Stay safe on bonfire night
Fireworks are fun to
watch but can be very dangerous. When not handled correctly
they can injure people and animals. It is much safer to
attend an organised display.
If you are an adult and want to buy your own fireworks, only do
so from a licensed retailer that complies with British Standards
7114. Never buy illegal fireworks.
Only buy fireworks in full packs and make sure they are not
damaged in anyway.
Read the instructions and manufacturers guidelines carefully
before use and store fireworks safely, away from naked flames and
Fireworks can only be bought:
- between 15 October and 10 November
- between 26 December and 31 December
- three days before Diwali and Chinese New Year
Tips from Trading Standards on buying
Firework safety for home displays
Fireworks can be let off until 11pm except:
- until midnight on Bonfire Night (5 November)
- until 1am on New Year’s Eve (31 December 2012), Diwali (13
November 2012) and Chinese New Year (10 February 2013)
If you break the law and use fireworks in a way that causes a
nuisance, you could face a fine of £80
Only one person should be in charge of fireworks and plan the
display in advance, in the daylight, to make it is safe and
enjoyable for everyone.
On the night, you will need:
- A torch
- A bucket or two of water
- Eye protection and thick gloves
- A bucket of soft earth to put fireworks in
- Suitable supports and launchers if you’re setting off Catherine
wheels or rockets.
Make sure you take all the necessary precautions and don’t drink
any alcohol before handling fireworks.
- Light the firework at arm's length with a taper and stand well
- Keep naked flames, including cigarettes, away from
- Never return to a firework once it has been lit.
- Don't put fireworks in the pockets of clothing and never throw
- Direct any rocket fireworks well away from spectators.
Disposal of fireworks
Never put fireworks, even those which are fully spent, on a
Put fully spent fireworks (but not misfired or partly spent
fireworks) in refuse receptacles; don’t bury them in the
Soak misfired or partly spent fireworks in a container of water
in an area where they cannot be tampered with (preferably away from
the display site) and contact the manufacturer or supplier for
advice on correct disposal.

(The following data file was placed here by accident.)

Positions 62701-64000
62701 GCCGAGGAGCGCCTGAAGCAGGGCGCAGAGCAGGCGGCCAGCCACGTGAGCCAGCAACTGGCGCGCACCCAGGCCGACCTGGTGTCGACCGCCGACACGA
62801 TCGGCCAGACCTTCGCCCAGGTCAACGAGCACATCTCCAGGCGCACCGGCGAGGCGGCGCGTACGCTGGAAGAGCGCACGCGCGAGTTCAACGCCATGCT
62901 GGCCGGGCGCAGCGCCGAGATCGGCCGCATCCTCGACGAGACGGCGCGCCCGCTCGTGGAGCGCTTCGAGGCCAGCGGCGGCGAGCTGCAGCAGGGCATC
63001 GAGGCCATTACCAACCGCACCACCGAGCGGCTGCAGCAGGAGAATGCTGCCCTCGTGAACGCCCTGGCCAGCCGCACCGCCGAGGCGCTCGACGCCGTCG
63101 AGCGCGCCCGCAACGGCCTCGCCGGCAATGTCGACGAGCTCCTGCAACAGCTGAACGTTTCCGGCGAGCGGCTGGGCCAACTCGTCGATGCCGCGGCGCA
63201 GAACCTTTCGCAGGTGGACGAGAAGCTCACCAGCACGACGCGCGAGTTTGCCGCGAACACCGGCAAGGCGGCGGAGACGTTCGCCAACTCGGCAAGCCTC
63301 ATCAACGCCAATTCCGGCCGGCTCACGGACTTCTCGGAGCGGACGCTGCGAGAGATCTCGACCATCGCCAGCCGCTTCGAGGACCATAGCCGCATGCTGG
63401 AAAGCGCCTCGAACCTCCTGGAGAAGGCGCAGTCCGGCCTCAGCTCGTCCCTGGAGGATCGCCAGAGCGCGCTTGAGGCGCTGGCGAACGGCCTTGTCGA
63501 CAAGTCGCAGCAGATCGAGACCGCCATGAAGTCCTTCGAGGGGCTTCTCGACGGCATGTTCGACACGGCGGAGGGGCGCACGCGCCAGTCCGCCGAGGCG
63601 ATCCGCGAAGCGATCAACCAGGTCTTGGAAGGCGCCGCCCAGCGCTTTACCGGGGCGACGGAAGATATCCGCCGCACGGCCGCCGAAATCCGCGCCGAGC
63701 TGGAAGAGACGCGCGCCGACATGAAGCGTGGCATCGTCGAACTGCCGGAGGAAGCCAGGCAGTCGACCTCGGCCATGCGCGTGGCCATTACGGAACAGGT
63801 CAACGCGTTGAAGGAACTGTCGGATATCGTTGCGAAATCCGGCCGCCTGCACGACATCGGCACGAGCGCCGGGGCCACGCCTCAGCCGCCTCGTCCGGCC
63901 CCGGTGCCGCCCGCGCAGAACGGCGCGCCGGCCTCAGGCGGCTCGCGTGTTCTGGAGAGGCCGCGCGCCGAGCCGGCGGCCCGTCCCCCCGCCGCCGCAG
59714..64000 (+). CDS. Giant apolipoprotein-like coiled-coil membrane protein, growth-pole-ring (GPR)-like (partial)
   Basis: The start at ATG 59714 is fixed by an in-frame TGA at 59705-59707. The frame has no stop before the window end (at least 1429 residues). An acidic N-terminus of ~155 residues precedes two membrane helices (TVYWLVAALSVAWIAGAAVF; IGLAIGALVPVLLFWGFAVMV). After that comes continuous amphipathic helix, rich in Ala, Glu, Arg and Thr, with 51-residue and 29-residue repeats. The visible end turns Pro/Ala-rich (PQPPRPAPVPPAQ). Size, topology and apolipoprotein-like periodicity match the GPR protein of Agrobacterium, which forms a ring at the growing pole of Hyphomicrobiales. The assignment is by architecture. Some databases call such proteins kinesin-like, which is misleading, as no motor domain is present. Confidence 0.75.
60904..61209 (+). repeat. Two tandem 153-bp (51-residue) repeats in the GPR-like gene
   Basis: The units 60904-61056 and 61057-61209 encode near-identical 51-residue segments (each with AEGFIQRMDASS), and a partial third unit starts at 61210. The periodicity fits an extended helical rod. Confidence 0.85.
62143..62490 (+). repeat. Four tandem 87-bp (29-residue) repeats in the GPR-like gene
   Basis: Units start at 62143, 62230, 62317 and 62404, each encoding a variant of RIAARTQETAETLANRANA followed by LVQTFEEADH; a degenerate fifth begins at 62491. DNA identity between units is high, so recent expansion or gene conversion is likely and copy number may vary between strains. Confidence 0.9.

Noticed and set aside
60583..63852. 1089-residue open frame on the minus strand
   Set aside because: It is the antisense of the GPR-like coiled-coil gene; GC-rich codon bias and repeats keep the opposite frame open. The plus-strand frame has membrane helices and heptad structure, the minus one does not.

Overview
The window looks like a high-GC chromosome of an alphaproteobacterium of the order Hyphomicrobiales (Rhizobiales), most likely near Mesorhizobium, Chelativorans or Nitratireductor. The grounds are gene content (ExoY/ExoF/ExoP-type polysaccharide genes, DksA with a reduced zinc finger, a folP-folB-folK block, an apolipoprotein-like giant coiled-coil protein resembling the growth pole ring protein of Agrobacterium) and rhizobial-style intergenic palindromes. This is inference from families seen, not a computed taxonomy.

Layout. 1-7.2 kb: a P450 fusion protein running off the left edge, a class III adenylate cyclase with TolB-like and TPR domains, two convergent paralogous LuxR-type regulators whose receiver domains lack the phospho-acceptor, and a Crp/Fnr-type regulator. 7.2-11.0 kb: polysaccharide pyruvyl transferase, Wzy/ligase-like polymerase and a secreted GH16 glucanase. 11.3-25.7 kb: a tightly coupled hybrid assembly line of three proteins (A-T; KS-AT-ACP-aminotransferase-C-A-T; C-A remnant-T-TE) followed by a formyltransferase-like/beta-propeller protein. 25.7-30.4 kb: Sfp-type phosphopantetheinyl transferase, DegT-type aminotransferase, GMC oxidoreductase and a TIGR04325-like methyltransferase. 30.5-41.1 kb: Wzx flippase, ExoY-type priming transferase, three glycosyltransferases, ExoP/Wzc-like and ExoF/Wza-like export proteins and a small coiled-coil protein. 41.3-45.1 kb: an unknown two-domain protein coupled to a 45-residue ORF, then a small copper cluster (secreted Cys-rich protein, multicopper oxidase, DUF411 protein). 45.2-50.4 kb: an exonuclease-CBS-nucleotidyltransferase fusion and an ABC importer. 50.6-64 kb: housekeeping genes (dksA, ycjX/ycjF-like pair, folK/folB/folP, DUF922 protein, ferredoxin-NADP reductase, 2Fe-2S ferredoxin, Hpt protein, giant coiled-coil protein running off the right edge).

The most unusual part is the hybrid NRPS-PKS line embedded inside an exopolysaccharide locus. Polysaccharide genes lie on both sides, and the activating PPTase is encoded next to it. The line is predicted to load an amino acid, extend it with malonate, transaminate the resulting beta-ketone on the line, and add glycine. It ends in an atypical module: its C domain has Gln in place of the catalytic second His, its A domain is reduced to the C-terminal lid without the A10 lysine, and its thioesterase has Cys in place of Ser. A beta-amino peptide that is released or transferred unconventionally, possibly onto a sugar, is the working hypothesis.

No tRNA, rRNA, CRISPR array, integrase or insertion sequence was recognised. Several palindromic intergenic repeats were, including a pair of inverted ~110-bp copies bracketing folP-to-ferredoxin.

We want spectators, especially children, to enjoy fireworks but
they need to know that they can be dangerous when not handled
Keep spectators far enough away from where the fireworks are to
be lit and where debris is likely to fall, making sure this area is
One person should be responsible for the bonfire on the
Choose a site away from wooden fences, sheds and well away from
where children will be playing.
Check the bonfire before lighting it, so that you are sure there
is no wildlife sheltering in it.
Make sure children are supervised at all times.
Never pour petrol or other lighter fuels onto a fire; it’s safer
to use fire lighters to prevent flare-ups.
Keep a bucket of water handy in case of an accident.
Avoid wearing loose clothing and tie back long hair.
After the party, pour water on the fire, making sure it is
completely extinguished and the surroundings are made safe before
leaving the site.
Did you know that sparklers get five times hotter than cooking
oil? Sparklers are not toys and should never be given to a child
under the age of five.
Make sure everyone handling sparklers wears gloves and holds the
sparklers at arms length while they are alight
Don’t wave sparklers close to other people and never hold a baby
in your arms while you are holding a sparkler.
When the sparkler has finished put it in a bucket of cold water
to fully extinguish it.
Neighbours and Animal Welfare
Let your neighbours know if you are planning a fireworks party,
they may have pets which need to be kept indoors. In rural areas
this could include larger animals such as horses and donkeys in
In addition it would be courteous to let elderly neighbours and
families with young children know there may be some loud bangs for
a period of time.
Remember…fireworks can be fun but have consideration for
others and stay safe!